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How Much Veil Is Too Much Veil: On the Constitutionality and Advisability of Face Veil Bans for German Public School Students

Published online by Cambridge University Press:  06 March 2019


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With increasing cultural and religious diversity in Germany, a debate has emerged over the extent and limits of religious freedom in day-to-day life. While much controversy arose over whether public school teachers have the right to wear Islamic head coverings, students as private individuals are free to wear a headscarf at school if they wish. Yet, recent school and administrative court decisions suggest that the situation is different for students who wear niqab and Islamic face veils rather than just head veils. This Article contemplates whether niqab-wearing students can be expelled from public school under current German law. In addition, this Article addresses the constitutionality of law reform in this area especially considering the European Court of Human Rights' jurisprudence in the French context. The Article subsequently contemplates the advisability of such law reform while also drawing on the experiences of countries which have already enacted so-called burqa bans. As many countries are currently in the process of considering face veil bans, this Article may have relevance beyond the German context.

German Jurisprudence
Copyright © 2017 by German Law Journal, Inc. 


1 See Rohe, Mathias, Religion in Schools from a Legal Viewpoint, in Human Rights and Religion in Educational Contexts 73, 75 (Pirner, Manfred L., Johannes Laehnemann & Heiner Bielefeld eds., 2016).Google Scholar

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3 Called Kopftuchdebatte in German. For a discussion on the “first and second headscarf decision” in English, cf. Christine Langenfeld & Sarah Mohsen, Germany: The Teacher Head Scarf Case, 3 Int‘l. J. Const. L. 86 (2005); Oliver Gerstenberg, Germany: Freedom of Conscience in Public Schools, 3 Int‘l J. Const. L. 94 (2005); Johann Ruben Leiss, One Court, Two Voices: Case Note on the First Senate's Order on the Ban on Headscarves for Teachers from 27 January 2015: Case No. 1 BvR 471/10, 1 BvR 1181/10, 16 German L.J. 901 (2015); Matthias Mahlmann, Religious Symbolism and the Resilience of Liberal Constitutionalism: On the Federal German Federal Constitutional Court's Second Head Scarf Decision, 16 German L.J. 887 (2015).Google Scholar

4 See, e.g., the situation in France where students have also been banned from wearing religious symbols at public school since 2004. See, e.g., Walterick, Stefanie, The Prohibition of Muslim Headscarves from French Public Schools and Controversies Surrounding the Hijab in the Western World, 20 Temp. Int'l & Comp. L.J. 251 (2006).Google Scholar

5 See the decisions of the German Federal Constitutional Court on whether teachers or other pedagogues have the right to wear headscarves at public school: Bundesverfassungsgericht [BVerfG] [Federal Constitutional Court], Sept. 24, 2003, 2 BvR 1436/02, [hereinafter First Headscarf Decision]; Bundesverfassungsgericht [BVerfG] [Federal Constitutional Court], Jan. 27, 2015, 1 BvR 471/10 [hereinafter Second Headscarf Decision]. For comparative discussion of the issue, see Jones, Nicky & Braun, Kerstin, Secularism and State Neutrality: The Headscarf in French and German Public Schools, 23 Austl. J. Hum. Rts. 61 (2017).Google Scholar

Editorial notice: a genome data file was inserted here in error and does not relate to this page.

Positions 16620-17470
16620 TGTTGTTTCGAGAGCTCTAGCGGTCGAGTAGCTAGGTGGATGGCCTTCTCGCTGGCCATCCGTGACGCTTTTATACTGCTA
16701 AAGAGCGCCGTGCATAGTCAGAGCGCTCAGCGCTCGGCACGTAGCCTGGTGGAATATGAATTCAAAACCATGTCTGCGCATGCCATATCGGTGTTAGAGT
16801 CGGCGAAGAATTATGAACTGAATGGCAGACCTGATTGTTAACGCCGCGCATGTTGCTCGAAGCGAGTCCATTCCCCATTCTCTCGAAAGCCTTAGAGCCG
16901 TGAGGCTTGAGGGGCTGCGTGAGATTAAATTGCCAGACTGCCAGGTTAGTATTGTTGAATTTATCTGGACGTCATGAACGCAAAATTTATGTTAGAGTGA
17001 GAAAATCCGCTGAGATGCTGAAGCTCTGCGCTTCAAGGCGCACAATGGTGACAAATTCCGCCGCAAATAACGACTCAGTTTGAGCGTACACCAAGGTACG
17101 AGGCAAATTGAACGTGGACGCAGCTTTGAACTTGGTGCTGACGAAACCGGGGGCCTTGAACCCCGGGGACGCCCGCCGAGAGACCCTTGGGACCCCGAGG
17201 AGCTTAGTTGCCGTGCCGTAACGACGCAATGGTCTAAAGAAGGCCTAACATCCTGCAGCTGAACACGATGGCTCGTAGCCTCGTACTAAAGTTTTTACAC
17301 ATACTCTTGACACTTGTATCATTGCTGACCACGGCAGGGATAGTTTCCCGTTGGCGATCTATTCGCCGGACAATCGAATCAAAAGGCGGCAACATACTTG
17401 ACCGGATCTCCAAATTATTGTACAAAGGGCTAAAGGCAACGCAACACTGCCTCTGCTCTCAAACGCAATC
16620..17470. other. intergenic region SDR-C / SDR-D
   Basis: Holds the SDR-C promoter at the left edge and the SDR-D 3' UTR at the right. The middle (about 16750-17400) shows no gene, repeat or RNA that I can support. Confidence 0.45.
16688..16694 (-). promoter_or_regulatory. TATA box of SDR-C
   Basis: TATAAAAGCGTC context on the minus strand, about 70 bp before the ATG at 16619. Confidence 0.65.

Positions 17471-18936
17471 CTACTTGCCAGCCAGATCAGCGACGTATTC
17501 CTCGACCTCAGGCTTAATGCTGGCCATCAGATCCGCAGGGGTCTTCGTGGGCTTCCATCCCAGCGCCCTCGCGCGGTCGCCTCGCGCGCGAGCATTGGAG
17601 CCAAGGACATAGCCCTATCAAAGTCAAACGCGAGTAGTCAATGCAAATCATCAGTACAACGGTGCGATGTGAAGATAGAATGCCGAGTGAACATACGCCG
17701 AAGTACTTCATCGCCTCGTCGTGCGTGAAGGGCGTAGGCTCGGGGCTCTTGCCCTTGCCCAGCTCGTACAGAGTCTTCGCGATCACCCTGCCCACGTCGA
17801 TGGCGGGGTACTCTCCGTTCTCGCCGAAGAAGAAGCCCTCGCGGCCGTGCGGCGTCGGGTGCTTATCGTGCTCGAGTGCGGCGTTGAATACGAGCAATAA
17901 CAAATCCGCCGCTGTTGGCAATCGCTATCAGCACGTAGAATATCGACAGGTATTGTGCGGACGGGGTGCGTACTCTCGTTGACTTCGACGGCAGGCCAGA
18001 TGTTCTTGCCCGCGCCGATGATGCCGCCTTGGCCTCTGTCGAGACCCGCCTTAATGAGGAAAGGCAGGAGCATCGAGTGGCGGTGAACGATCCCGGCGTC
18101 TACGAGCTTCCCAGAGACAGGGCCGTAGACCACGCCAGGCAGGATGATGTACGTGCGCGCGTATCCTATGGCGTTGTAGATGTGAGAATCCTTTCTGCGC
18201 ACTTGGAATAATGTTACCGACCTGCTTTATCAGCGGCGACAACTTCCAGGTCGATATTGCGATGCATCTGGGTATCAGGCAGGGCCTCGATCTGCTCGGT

6 The principle of state neutrality is derived from Articles 4 and 33 of the Basic Law and Articles 136 and 137 of the Weimar Constitution. Articles 136–139 and 141 of the Weimar Constitution form an integral part of the Basic Law as per article 140 of the Basic Law. See Langenfeld & Mohsen, supra note 3, at 88.Google Scholar

7 See Maayan, Sagy, Islam and the European Legal Systems: The Headscarf Debate in France and Germany as Case Studies 34 (Aug. 2008) (M. A. thesis, The Hebrew University of Jerusalem).Google Scholar

8 See BVerwG, Jun. 24, 2014, 2 C 45.03, VGH 4 S 1439/00, 14 (translated by the author).Google Scholar

9 A Niqab is a face veil which leaves a slit for the eyes and a burqa is a veil which covers the face with textile mesh. See Rohe, supra note 1, at 88. For further explanations on Islamic dress, see Roberta Aluffi Beck-Peccoz, Burqa and Islam, in The Burqa Affair Across Europe: Between Public and Private Spheres 15 (Alessandro Ferrari & Sabrina Pastorelli eds., 2016): “Hostility has shifted from the Islamic scarf to the burqa whose compatibility with the European way of life is hotly contested.” For an explanation on the different Islamic veils, see Vyver, James, Explainer: Why Do Muslim Women Wear a Burqa, Niqab or Hijab? ABC News (Oct. 2, 2014), Scholar

10 Around 70% of Turkish women cover their heads, but only 3% wear burqa in Turkey. See Kay, Mitchel, The French Burqa Ban: A Global Look, 33 Women's Rts. L. Reporter 351, 352 (2012); Joern Thielmann & Kathrin Vorholzer, Burqa in Germany-Not Really an Issue: A Short Note, in The Burqa Affair Across Europe: Between Public and Private Spheres 189 (Alessandro Ferrari & Sabrina Pastorelli eds., 2016).Google Scholar

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12 Overall, seven terror attacks occurred in Germany in 2016, including a suicide bomber in Ansbach, a shooting in a Munich shopping center, and an attack on a Berlin Christmas market. See Boyle, Darren, Germany's Year from Hell: How the Country Has Been Rocked by Seven Terror Attacks Leaving 22 Dead, Daily Mail (Dec. 21, 2016), Scholar